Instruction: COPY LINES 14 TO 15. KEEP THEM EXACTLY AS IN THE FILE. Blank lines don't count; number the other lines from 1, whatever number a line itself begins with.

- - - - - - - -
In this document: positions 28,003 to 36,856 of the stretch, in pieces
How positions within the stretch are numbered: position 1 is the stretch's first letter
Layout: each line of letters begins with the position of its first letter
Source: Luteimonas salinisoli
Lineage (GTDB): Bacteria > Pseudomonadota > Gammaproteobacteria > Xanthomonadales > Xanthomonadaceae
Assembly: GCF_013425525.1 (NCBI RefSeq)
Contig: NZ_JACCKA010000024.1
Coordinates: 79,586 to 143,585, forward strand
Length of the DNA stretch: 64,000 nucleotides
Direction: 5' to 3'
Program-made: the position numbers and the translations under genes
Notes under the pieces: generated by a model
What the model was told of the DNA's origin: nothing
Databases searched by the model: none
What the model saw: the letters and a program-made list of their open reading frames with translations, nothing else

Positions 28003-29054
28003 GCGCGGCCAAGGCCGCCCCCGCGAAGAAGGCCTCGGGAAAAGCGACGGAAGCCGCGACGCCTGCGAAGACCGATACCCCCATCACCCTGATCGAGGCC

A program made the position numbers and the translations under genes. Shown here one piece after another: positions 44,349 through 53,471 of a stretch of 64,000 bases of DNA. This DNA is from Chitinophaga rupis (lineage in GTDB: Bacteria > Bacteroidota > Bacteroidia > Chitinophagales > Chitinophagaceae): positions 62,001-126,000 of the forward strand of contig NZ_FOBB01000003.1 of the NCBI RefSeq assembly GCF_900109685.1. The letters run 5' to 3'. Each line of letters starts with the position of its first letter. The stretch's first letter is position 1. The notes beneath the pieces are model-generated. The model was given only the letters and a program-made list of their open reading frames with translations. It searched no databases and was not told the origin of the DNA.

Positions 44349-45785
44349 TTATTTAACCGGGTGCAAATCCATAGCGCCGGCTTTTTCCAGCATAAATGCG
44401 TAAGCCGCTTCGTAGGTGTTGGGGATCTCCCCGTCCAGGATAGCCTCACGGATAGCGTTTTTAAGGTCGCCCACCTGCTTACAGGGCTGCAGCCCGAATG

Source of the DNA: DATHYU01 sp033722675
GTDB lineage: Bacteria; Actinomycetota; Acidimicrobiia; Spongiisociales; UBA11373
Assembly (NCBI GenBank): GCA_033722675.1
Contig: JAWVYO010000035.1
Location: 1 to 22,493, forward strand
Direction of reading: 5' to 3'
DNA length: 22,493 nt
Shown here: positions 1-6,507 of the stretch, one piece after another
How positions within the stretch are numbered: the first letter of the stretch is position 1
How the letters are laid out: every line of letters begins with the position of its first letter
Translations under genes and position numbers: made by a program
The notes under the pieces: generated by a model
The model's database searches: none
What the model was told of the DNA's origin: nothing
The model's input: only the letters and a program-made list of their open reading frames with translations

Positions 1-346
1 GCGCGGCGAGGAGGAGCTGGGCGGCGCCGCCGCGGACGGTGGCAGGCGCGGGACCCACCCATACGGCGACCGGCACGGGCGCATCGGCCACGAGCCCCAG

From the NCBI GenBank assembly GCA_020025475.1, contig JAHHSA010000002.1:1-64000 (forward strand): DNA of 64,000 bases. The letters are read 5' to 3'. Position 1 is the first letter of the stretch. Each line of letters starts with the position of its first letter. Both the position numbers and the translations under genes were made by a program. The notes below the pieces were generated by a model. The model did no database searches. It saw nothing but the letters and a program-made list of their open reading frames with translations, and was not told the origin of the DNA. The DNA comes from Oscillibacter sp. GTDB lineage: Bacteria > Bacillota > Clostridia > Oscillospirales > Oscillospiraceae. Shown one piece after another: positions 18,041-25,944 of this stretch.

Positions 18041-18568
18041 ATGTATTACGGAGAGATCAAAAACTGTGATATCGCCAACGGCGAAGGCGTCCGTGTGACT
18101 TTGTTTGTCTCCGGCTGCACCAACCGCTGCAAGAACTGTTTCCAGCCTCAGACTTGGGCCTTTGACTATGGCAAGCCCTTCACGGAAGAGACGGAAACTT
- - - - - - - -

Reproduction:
Databases searched by the model: none
What the model saw: the letters and a program-made list of their open reading frames with translations, nothing else